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Claire DeRosa / Wisconsin Watch

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Today we highlight a Milwaukee Journal Sentinel story voicing frustrations from public health officials as Wisconsinites continue to shrug off calls to physically distance, wear a mask and take other steps to avoid infecting their neighbors with COVID-19. 

“Now, many people — particularly those who are younger or without medical conditions that make them more susceptible to severe complications — expect to experience only mild symptoms if they become infected,” Guy Boulton reports. “The result has been a certain amount of acceptance, even fatalism, about the pandemic — and that, too, has made it harder to change people’s behavior.”

Also muddling public health messaging, as Wisconsin Watch has reported: Wisconsin’s polarized politics and rampant misinformation spreading on social media

The Department of Health Services on Friday reported 7,777 additional COVID-19 infections, yet another daily record. DHS also reported 58 new deaths linked to the virus, pushing the state’s pandemic death toll to 2,573.

Just 11% of the state’s intensive care beds were unfilled Friday, according to the Wisconsin Hospital Association. 

Top Stories

Registered nurse Luke Manderle monitors IVs for a COVID-19 patient in the hallway of an intensive care unit Thursday, November 5, 2020 at UW Hospital in Madison, Wis. The controls for the IVs are in the hallway so nurses do not have to enter a patient’s room. The U.S. is contending with its third, and worst, wave of the virus yet. On Wednesday for the first time, more than 100,000 new COVID-19 cases were reported in a day.

‘People in the community don’t seem to care’: Wisconsin hospitals’ struggles with COVID surge isn’t getting people to change behavior Milwaukee Journal Sentinel 

Catastrophic’ lack of hospital beds in Upper Midwest as coronavirus cases surge  The Washington Post

Fox Cities nursing homes demand state leaders come up with plan to control COVID-19 in Wisconsin Appleton Post-Crescent 

Catholic schools head, teachers union president respond to order to close all school buildings in Racine  The Journal Times 

Should your child participate in the winter sports season? The data is limited, and mixed. Milwaukee Journal Sentinel 

As COVID-19 surge sets records, Gov. Tony Evers says relief package should be completed next week Wisconsin State Journal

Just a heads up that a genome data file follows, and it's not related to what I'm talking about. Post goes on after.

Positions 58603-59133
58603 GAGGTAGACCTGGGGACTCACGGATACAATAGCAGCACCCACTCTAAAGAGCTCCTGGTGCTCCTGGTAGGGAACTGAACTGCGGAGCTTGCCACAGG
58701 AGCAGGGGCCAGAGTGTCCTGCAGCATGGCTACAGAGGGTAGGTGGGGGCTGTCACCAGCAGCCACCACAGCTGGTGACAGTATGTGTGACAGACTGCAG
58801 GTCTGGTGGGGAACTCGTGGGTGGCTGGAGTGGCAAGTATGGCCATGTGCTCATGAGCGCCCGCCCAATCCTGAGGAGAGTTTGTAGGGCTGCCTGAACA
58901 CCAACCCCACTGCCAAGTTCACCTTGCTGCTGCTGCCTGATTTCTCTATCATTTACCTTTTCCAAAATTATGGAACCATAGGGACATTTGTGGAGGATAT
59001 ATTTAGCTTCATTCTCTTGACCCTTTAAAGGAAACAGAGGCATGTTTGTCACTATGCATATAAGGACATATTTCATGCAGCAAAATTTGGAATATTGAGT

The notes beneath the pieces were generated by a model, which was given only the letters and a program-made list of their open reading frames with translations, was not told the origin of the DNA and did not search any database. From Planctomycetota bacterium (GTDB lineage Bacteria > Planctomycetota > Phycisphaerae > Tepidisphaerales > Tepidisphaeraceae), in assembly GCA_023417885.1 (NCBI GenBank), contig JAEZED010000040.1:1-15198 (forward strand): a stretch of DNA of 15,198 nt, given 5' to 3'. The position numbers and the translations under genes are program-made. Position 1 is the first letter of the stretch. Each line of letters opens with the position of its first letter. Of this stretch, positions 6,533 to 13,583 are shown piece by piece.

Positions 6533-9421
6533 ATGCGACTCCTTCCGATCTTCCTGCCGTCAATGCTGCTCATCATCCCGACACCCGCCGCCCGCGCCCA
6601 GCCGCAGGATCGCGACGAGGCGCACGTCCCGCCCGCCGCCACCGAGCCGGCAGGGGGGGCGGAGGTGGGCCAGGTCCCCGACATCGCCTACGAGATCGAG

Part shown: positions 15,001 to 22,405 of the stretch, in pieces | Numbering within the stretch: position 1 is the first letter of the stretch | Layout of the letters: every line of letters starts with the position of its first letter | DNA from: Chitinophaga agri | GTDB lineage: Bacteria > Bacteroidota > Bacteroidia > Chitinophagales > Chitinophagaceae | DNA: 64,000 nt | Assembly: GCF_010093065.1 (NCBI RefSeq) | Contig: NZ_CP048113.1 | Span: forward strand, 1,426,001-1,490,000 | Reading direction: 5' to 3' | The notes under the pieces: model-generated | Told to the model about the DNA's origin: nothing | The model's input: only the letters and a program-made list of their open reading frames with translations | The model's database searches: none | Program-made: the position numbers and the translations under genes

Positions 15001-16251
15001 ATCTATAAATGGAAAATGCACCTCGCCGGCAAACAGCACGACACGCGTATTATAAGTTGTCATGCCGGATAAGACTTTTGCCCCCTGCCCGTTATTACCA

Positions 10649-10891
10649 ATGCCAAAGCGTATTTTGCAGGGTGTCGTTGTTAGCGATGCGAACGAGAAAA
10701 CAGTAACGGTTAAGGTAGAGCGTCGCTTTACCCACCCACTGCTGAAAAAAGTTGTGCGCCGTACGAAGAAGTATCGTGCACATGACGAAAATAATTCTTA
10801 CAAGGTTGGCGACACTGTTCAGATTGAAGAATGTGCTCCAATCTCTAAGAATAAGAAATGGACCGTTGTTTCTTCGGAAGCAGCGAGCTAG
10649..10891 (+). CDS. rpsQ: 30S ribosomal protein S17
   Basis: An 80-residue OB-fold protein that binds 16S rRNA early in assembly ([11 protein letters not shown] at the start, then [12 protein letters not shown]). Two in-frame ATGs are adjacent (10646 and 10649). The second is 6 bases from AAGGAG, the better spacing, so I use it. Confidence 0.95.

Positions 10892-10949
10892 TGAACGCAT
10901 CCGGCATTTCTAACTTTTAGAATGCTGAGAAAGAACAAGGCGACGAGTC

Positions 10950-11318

Local hospitals say staffing a concern as COVID-19 surges Janesville Gazette 

Virus surge: Schools abandon classes, states retreat Associated Press 

Labs sound alarm on coronavirus testing capacity, supplies POLITICO 

What are we missing? And how are you coping? Help us provide critical information and accountability by filling out this form or emailing us at


“You watch patients who are young and who should have had good lives die without their families by them, and their families being distraught, and then you go out through your community and you see people partying and going to bars. We can do anything for two months … But surge after surge, it’s hard for everybody.”

— Dr. Gregory Schmidt, associate chief medical officer at the University of Iowa Hospitals and Clinics, speaking to ProPublica

“If you look at the number of cases based on the size of the population, Wisconsin is the third highest in the country … These are much more than just numbers. They’re big numbers, they’re staggering numbers, but these are people. These are people from your community, these are your family members, these are your friends.”

— Rear Admiral Nancy Knight, director of the CDC’s Division of Global Health Protection, as quoted by WPR 

“The largest amount of spread comes from small family gatherings. People think, ‘Well, I’m not sick, I’m fine, it’s OK to have dinner with six or seven close family members.’… But inevitably, one in three people has the virus, and they may not have any symptoms.” 

— Dr. Paul Casey, emergency department medical director at Bellin hospital in Green Bay, speaking to CNBC 

Data to note

WisContext offers these visualizations of Wisconsin’s startling trends in COVID-19 infections, deaths and hospitalizations.

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